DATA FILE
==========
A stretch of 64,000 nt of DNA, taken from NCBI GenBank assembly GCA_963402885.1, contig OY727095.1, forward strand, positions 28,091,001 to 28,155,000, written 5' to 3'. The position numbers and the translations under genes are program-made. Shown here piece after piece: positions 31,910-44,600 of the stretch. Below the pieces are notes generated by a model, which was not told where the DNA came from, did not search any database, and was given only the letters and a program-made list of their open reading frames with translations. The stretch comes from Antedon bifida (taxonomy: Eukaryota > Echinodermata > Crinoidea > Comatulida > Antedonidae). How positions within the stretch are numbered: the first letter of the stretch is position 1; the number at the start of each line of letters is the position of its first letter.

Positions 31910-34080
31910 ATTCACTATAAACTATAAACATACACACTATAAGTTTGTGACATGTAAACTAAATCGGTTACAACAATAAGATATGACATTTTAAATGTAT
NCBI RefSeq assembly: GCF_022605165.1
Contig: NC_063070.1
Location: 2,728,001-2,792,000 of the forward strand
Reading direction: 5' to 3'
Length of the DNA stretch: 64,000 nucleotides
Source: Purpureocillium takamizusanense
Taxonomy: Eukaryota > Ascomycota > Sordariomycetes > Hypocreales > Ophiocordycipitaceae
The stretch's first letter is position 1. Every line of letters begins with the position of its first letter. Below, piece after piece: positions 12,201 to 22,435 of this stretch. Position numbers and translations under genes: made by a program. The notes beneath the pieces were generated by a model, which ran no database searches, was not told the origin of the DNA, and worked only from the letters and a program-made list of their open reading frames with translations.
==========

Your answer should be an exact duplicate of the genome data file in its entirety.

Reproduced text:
A stretch of 64,000 nt of DNA, taken from NCBI GenBank assembly GCA_963402885.1, contig OY727095.1, forward strand, positions 28,091,001 to 28,155,000, written 5' to 3'. The position numbers and the translations under genes are program-made. Shown here piece after piece: positions 31,910-44,600 of the stretch. Below the pieces are notes generated by a model, which was not told where the DNA came from, did not search any database, and was given only the letters and a program-made list of their open reading frames with translations. The stretch comes from Antedon bifida (taxonomy: Eukaryota > Echinodermata > Crinoidea > Comatulida > Antedonidae). How positions within the stretch are numbered: the first letter of the stretch is position 1; the number at the start of each line of letters is the position of its first letter.

Positions 31910-34080
31910 ATTCACTATAAACTATAAACATACACACTATAAGTTTGTGACATGTAAACTAAATCGGTTACAACAATAAGATATGACATTTTAAATGTAT
NCBI RefSeq assembly: GCF_022605165.1
Contig: NC_063070.1
Location: 2,728,001-2,792,000 of the forward strand
Reading direction: 5' to 3'
Length of the DNA stretch: 64,000 nucleotides
Source: Purpureocillium takamizusanense
Taxonomy: Eukaryota > Ascomycota > Sordariomycetes > Hypocreales > Ophiocordycipitaceae
The stretch's first letter is position 1. Every line of letters begins with the position of its first letter. Below, piece after piece: positions 12,201 to 22,435 of this stretch. Position numbers and translations under genes: made by a program. The notes beneath the pieces were generated by a model, which ran no database searches, was not told the origin of the DNA, and worked only from the letters and a program-made list of their open reading frames with translations.